No wonder it's an integral part of Parma's cuisine. I don't realise quite how central it is until the next day, when I find myself in the kitchen of Maria Elisa, a fifty-something-year-old who lives just outside Calestano. She asks me to pass her a wide, deep dish that's covered with a tea towel, and removes the cloth to reveal a mound of Parmesan that would last me a year at home. She adds half into the mix for a quiche-like onion pie that, when it comes out of the oven half an hour later, tastes just as good as you'd expect for something containing such a volume of dairy.
While the pie is baking, Maria makes a pasta sauce with porcini mushrooms from the woods surrounding her home, and tells me that recipes are passed down through generations here, like a surname, to ensure they are never forgotten. As we sit down for lunch, family members begin to appear, and they're each loaded up with bowls of the porcini pasta.
As Maria's grandson devours his second helping I get the sense that, somewhere down the line, his grandson will be eating exactly the same thing.
From Maria's we head further still up into the hills, to meet Francesco Dall'Argine, a man whose passion for Parma's produce led him to give up a career in accounting to run an agriturismo – essentially a farm with a restaurant.
To be granted agriturismo status, at least 25% of produce he uses in the kitchen must come from the farm, but that's no problem for Francesco, who is bursting with pride as he explains to me how he hand-harvested 1,600 crocuses for the saffron that he's currently sprinkling into a pan along with lashings of cream and nuggets of gnocchi.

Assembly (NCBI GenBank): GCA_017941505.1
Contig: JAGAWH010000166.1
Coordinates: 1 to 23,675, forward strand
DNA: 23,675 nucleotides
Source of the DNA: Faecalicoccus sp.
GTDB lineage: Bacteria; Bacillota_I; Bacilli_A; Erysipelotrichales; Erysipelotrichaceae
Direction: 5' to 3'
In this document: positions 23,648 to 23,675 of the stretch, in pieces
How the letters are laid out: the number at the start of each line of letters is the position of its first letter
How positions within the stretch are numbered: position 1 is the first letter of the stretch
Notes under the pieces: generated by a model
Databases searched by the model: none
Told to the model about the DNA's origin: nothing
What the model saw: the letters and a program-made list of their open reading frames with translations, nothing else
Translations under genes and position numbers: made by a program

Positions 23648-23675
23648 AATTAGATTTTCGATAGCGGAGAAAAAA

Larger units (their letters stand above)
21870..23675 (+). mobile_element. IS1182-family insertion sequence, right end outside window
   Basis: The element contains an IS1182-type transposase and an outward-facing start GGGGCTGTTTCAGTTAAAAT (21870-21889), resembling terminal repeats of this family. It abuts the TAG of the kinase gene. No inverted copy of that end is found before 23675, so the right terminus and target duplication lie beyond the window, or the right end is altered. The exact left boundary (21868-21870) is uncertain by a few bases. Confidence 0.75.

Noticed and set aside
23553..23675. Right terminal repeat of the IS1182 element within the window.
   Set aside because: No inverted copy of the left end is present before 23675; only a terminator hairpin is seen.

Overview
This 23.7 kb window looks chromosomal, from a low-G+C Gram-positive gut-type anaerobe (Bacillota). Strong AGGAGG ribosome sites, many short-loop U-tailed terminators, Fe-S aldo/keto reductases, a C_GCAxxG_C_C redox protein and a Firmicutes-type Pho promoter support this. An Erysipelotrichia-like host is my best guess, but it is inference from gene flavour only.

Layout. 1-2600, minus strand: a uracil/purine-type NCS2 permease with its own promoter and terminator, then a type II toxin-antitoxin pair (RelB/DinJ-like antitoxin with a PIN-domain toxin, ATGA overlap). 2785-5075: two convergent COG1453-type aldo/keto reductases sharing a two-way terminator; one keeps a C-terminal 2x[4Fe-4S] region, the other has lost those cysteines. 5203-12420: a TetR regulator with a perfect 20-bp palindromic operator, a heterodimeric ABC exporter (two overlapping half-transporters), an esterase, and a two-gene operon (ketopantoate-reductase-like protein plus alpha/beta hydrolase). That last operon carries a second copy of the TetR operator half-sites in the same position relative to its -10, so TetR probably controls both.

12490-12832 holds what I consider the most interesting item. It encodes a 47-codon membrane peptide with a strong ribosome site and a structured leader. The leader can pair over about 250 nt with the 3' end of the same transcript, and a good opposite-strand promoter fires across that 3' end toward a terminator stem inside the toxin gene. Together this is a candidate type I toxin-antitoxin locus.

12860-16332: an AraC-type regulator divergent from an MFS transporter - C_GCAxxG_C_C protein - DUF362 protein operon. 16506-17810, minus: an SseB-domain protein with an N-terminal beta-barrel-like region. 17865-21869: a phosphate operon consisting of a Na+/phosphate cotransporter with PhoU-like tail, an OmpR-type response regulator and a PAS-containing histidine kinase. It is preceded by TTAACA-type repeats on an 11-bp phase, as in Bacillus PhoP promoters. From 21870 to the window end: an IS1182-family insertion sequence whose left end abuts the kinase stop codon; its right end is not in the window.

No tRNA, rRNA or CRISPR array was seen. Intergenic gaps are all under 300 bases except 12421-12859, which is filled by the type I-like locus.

I enquire about the day-to-day processes involved in running a place in such rural surroundings (the only other living things we spotted on the drive were a couple of playfighting hares), and he reveals that the remote lifestyle suits him just fine: "It's a 6am start for harvesting the vegetables, and as there's no-one else up here, I can do it in my underwear. It's like a modern-day garden of Eden!"
When I ask why he changed his life so radically, he gestures at the mounds of truffles, vegetables and wheels of Parmesan that surround him, and my question is answered without words.
It's clear my host doesn't ever stop cooking